Classical Computed Axial Tomography is of very little interest but can be used to quantify bone loss.
Magnetic resonance imaging should be used to screen for lesions of the labrum and capsular ligaments in patients without episodes ofdislocation, or in those where the direction of dislocation cannot be clinically defined.
In cases of recurrent shoulder dislocation (more than 1 episode), surgical treatment is the only solution. The introduction of arthroscopic techniques for the treatment of these patients does not require the use of magnetic resonance imaging to characterize ligament injuries.
This is advantageously performed during the intervention through clinical observation under anesthesia and visualization and direct testing of the lesions.
After the first episode of traumatic dislocation, it is classic to perform immobilization of the shoulder in adduction and internal rotation (arm to chest) for aperiod of three weeks. However studies with a high degree of evidence show an equal incidence of new episodes of dislocation in patients who have not been immobilized. Thus, keeping the arm at chest relative rest during the period of discomfort is enough. There is usually no need to take medication, but if there is pain, an anti-allergic and / or anti-inflammatory may be taken. After 3 weeks you should start a physical therapy program.
Another recent approach to traumatic instability is the surgical repair of ligament injuries at the first episode of dislocation.
This action aims mainly to prevent the progressive degradation of the capsulo-ligament complex with future episodes of dislocation.Recentarthroscopic techniques allow the indication for intervention for the first episode of dislocation in athletes under 30 years of age.
Treatment of recurrent shoulder dislocation is surgical. Studies have shown a higher rate of new episodes the youngerthe patient is and we know that the number of dislocations aggravates capsular-ligament complex injuries and therefore the outcome of treatment.
Conservative (non-surgical) treatment, however, can be viewed as a transient form of management of the clinical situation, such as during the sporting season or the school periods.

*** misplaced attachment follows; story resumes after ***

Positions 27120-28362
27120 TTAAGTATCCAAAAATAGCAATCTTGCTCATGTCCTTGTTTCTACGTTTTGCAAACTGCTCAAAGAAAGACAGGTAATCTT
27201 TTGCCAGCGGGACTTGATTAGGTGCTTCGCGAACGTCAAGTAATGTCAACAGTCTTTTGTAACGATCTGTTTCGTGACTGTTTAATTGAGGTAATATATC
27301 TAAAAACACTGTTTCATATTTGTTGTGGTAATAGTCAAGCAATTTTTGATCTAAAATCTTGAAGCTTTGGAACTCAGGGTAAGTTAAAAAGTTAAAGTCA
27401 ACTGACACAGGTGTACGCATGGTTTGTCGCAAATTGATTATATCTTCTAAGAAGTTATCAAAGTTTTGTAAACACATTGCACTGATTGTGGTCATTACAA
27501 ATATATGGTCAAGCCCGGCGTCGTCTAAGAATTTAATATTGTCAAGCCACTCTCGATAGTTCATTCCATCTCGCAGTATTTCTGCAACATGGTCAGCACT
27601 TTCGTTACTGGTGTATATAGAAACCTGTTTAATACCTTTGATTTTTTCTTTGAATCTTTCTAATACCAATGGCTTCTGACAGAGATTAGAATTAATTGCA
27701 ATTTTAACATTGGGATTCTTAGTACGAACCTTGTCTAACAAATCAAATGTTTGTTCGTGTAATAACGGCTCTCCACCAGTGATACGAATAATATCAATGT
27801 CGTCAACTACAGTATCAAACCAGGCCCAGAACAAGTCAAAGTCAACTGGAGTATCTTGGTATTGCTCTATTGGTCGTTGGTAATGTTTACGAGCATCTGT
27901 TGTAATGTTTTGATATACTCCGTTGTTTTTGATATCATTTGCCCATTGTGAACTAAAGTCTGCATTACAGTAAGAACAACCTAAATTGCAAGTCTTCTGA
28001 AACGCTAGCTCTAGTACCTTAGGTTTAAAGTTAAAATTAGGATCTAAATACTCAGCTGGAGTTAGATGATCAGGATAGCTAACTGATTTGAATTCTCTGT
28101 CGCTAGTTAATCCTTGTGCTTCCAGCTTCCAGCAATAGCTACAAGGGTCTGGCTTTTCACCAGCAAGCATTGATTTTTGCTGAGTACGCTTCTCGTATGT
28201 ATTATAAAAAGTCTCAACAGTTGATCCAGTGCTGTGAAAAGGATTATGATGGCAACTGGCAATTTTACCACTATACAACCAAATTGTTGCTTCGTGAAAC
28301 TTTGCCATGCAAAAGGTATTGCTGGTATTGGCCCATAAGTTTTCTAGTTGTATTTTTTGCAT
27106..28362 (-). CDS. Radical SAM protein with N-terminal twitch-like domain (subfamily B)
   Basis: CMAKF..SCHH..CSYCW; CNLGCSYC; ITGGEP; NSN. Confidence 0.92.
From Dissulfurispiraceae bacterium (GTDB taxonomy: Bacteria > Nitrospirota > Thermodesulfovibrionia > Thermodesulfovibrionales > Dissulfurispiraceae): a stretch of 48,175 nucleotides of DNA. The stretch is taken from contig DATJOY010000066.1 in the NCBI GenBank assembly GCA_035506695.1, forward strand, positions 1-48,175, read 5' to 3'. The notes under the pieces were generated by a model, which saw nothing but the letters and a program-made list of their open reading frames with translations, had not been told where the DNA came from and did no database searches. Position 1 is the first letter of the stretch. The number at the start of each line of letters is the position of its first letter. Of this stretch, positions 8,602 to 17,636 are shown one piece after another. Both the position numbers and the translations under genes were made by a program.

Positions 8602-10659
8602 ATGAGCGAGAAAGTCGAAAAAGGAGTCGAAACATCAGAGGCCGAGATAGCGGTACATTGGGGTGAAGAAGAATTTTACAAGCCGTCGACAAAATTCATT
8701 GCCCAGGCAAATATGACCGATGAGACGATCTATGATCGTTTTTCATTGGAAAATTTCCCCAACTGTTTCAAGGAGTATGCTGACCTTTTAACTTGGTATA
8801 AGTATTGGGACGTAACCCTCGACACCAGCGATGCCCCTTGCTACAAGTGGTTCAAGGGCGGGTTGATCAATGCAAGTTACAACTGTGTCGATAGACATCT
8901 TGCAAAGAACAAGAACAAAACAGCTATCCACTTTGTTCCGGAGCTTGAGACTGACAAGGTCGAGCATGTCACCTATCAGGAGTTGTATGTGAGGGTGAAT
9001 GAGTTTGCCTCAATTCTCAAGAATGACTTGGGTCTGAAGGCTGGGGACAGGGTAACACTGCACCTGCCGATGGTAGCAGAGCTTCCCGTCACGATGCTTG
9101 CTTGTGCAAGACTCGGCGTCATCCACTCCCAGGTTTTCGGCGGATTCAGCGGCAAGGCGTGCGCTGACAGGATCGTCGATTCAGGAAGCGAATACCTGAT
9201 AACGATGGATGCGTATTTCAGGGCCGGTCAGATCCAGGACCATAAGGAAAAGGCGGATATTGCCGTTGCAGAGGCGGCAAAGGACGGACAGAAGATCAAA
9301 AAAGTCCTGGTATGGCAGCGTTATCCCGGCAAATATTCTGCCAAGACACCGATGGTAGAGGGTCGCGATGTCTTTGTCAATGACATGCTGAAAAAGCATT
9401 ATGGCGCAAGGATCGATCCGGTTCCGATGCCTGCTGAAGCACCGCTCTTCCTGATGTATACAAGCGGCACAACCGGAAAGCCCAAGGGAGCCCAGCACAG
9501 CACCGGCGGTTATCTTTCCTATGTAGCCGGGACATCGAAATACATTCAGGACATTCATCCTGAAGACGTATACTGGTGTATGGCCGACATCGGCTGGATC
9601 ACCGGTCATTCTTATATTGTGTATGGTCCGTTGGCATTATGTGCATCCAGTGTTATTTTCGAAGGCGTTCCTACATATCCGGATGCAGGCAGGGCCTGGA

For the surgical approach of shoulder instability, it is essential to study all the characteristics of instability, to know thepatient’s sports activity , to know which injuries result from instability: bone, ligament and capsular, in order to decide which techniques to use. The goal is to reconstruct the anatomy. As we have seen, the use of arthroscopy allows the surgeon to observe all quadrants of the shoulder without opening it, testing it under visualization and adopting treatment to the needs of each patient, deciding which techniques to use under direct vision of the shoulder to be treated. So if there is a lesion of the labrum it can be reinserted, if there is a distension (enlargement) of the capsule it can be plied (folded).
Arthroscopy is not yet able to repair bone lesions in cases where it is greater than 25% of the glenoid surface. In thesecases open interventions with transfer and fixation of bone grafts, classically of the coracoid (shoulder bone eminence ) are indicated.
The incidence of relapses is higher in arthroscopic stabilization compared with open surgery (2-18% to 11%). However, arthroscopic procedures are associated with less loss of mobility and function of the shoulder joint, thus maintaining the sportive gesture.
Conservative (non-surgical) treatment is the method of choice for non-traumatic instability and acquired instability. The intervention aims to increase the compression of the humeral head in the glenoid and to restore the scapulo-thoracic rhythm. Most authors recognize the importance of strengthening exercises for the rotator cuffs (tendons that involve the shoulder joint) and the deltoid (outside arm muscle) as a way to control glenohumeral translation.
Exercises that require coordination between various muscle groups should be used to reprogram normal patterns ofmuscle activity.
Points to Retain
There are several forms, degrees and directions of instability, the most severe being shoulder dislocation.
Non-traumatic instabilities are treated with physiotherapy and surgical treatment is performed only in resistant cases. Traumatic instabilities are most often treated surgically.
After the dislocation episode it is sufficient to use a brachial suspension for rest.
In some cases, the patient may benefit from having the first episode of dislocation. Arthroscopy gives a direct view of the lesions, a very accurate approach to all quadrants of the shoulder, and anatomical repairof the lesions.